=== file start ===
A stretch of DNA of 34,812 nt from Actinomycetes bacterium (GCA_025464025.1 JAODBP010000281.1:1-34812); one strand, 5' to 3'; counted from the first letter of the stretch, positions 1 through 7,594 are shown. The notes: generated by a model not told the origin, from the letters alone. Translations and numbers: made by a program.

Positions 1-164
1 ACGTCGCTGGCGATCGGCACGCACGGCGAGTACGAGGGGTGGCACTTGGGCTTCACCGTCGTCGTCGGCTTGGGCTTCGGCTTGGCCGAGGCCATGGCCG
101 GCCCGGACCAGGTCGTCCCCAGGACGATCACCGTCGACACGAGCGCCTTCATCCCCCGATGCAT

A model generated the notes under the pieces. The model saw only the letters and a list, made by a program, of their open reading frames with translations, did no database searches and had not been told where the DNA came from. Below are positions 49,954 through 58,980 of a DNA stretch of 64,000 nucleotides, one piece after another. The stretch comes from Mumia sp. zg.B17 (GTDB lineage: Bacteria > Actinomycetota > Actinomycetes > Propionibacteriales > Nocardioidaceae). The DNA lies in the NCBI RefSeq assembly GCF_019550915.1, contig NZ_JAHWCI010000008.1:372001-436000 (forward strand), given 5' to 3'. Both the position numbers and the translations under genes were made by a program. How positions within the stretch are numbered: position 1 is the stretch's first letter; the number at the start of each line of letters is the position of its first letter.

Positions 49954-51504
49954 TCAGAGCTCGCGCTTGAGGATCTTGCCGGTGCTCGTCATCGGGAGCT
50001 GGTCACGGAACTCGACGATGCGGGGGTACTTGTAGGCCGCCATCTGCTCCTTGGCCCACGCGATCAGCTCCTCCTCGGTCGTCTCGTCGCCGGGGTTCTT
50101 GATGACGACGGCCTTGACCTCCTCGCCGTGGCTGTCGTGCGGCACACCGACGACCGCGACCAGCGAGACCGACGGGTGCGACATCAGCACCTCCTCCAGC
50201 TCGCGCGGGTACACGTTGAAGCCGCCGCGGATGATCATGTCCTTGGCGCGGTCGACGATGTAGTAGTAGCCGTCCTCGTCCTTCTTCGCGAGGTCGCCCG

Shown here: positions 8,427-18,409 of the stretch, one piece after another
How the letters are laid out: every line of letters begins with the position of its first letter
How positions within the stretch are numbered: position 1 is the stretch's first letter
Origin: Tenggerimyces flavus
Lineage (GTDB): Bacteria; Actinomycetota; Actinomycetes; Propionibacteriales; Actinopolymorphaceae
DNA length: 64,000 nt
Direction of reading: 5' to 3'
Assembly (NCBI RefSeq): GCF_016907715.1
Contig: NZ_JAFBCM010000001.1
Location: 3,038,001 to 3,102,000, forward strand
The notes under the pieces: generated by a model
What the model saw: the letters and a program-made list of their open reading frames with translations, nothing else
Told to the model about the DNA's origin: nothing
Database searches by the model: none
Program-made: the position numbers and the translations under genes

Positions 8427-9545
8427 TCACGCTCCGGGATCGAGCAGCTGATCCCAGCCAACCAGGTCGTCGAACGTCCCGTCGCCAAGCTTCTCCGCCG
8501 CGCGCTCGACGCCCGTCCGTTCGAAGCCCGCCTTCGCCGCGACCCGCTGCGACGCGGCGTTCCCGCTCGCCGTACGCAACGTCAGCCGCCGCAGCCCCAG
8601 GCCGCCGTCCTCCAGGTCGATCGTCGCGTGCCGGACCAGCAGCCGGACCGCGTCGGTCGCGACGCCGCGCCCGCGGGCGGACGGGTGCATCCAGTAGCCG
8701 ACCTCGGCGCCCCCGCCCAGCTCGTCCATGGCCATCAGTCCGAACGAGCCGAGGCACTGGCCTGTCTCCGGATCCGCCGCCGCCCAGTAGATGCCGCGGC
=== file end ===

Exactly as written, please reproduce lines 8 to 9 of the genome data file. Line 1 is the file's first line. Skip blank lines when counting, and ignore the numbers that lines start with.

50001 GGTCACGGAACTCGACGATGCGGGGGTACTTGTAGGCCGCCATCTGCTCCTTGGCCCACGCGATCAGCTCCTCCTCGGTCGTCTCGTCGCCGGGGTTCTT
50101 GATGACGACGGCCTTGACCTCCTCGCCGTGGCTGTCGTGCGGCACACCGACGACCGCGACCAGCGAGACCGACGGGTGCGACATCAGCACCTCCTCCAGC